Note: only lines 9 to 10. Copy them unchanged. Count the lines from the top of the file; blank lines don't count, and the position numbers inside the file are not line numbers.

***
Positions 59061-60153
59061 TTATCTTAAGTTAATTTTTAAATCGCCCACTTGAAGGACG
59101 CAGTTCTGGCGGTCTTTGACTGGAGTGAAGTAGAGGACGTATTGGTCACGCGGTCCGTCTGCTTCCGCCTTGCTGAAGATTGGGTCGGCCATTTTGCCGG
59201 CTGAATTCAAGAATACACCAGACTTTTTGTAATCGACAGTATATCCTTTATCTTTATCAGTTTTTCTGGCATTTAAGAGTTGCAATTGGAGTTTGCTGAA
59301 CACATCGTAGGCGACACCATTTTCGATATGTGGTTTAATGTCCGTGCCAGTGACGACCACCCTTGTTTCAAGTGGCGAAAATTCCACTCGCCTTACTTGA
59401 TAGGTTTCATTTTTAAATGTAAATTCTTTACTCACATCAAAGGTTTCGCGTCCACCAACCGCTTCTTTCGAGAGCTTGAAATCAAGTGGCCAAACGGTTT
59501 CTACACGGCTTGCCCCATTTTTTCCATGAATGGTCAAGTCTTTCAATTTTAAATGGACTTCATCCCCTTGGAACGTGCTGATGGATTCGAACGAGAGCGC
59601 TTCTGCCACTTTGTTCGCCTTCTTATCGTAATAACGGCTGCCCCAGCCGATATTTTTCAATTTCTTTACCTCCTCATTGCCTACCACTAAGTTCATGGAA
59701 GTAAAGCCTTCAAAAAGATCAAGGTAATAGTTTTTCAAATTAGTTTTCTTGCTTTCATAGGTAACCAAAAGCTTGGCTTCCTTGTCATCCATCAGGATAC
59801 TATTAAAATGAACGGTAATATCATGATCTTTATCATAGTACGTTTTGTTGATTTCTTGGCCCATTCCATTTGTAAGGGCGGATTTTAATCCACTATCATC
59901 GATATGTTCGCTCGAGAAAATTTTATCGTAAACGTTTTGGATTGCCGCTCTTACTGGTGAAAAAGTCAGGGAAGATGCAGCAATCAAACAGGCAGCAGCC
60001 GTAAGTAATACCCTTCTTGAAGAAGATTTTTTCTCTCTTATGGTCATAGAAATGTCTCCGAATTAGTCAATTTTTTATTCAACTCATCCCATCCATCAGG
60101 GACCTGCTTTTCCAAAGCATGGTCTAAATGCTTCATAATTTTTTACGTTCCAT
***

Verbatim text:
59701 GTAAAGCCTTCAAAAAGATCAAGGTAATAGTTTTTCAAATTAGTTTTCTTGCTTTCATAGGTAACCAAAAGCTTGGCTTCCTTGTCATCCATCAGGATAC
59801 TATTAAAATGAACGGTAATATCATGATCTTTATCATAGTACGTTTTGTTGATTTCTTGGCCCATTCCATTTGTAAGGGCGGATTTTAATCCACTATCATC